Research Seminar Abstract
Polysaccharides are used as scaffolds for drug delivery1,2. As these materials move from the lab towards medical use, a thorough understanding of their structures and related products is crucial. In this presentation, mass spectrometry will be used to identify products from a range of polysaccharide degradation protocols using chitosan as a model system. Chitosan is a copolymer composed of glucosamine and N-acetylglucosamine and a component of arthropod exoskeletons and fungal cell walls3. The first project discussed focuses on the potential structural modifications that occur during the addition of nitric oxide-releasing moieties to chitosan. My studies indicate that protocols using in situ nitrous acid generation render chitosan susceptible to degradation by generation of monomers such as 2,5-anhydro-d-mannose4. As chitosan derivatives are intended to be placed in contact with tissues or blood, alteration to their structures could potentially affect functionality and potential toxicity. The second project discussed will take advantage of the degradation of chitosan and chitin as a biomarker to detect fungal infections. Degradation of chitin and chitosan is possible through a variety of chemical and enzymatic agents5, each of which provides a unique chemical fingerprint. These can be related back to the presence of polymeric chitosan, which can then be correlated to the presence of fungi. Overall, these studies indicate that mass spectrometry provides an excellent method to screen polysaccharides for a variety of degradation products and shows promise as a diagnostic tool for detecting fungal infections.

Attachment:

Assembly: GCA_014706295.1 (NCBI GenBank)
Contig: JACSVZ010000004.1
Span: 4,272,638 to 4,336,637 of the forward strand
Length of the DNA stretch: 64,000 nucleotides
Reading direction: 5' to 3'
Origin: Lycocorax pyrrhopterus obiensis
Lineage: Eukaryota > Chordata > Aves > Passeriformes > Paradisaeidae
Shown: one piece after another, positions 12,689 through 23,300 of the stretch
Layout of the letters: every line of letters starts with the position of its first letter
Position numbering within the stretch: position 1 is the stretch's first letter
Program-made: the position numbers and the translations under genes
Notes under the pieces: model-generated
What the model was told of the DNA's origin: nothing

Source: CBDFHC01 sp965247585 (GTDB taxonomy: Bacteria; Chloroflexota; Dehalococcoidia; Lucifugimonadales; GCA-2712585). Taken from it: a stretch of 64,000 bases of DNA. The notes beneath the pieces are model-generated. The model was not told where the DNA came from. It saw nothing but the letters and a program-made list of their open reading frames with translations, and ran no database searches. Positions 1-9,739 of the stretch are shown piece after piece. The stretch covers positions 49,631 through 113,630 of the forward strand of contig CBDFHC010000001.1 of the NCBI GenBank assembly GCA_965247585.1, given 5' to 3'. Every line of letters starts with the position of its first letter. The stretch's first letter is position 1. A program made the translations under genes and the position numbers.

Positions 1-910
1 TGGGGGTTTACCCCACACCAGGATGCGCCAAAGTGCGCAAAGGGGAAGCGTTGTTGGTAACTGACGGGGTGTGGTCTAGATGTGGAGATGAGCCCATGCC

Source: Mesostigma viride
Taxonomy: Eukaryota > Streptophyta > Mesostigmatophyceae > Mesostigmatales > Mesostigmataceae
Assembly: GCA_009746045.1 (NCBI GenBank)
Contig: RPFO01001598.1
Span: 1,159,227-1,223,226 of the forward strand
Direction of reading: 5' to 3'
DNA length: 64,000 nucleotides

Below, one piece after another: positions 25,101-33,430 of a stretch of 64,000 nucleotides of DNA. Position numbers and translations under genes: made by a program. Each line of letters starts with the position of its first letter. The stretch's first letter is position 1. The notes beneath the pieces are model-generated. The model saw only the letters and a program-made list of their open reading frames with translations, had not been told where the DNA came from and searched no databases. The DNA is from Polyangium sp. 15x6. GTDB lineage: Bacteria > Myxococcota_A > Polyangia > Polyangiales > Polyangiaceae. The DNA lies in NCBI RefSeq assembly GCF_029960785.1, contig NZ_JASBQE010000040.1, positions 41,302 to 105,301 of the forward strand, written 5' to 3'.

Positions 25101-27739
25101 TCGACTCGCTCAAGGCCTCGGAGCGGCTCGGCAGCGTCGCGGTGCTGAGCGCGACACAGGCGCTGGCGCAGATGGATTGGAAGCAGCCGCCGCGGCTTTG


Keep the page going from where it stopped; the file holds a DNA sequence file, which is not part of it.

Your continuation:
(1) Sun, T et al. Carbohydr. Polym. 2004 (58) 379-382.
(2) Alves, N.; Mano, J. Int J. Biol. Macromol. 2008 (43) 401-414
(3) Stevens, M. Polymer Chemistry: An Introduction 1999 Oxford University Press. New York, New York.
(4) Allison, C.L., Lutzke, A.; Reynolds, M.M. Carbohydr. Polym. 2019 (203) 285-291.
(5) Wasikiewicz et al. Radiat. Phys. Chem. 2004 (73) 287-295.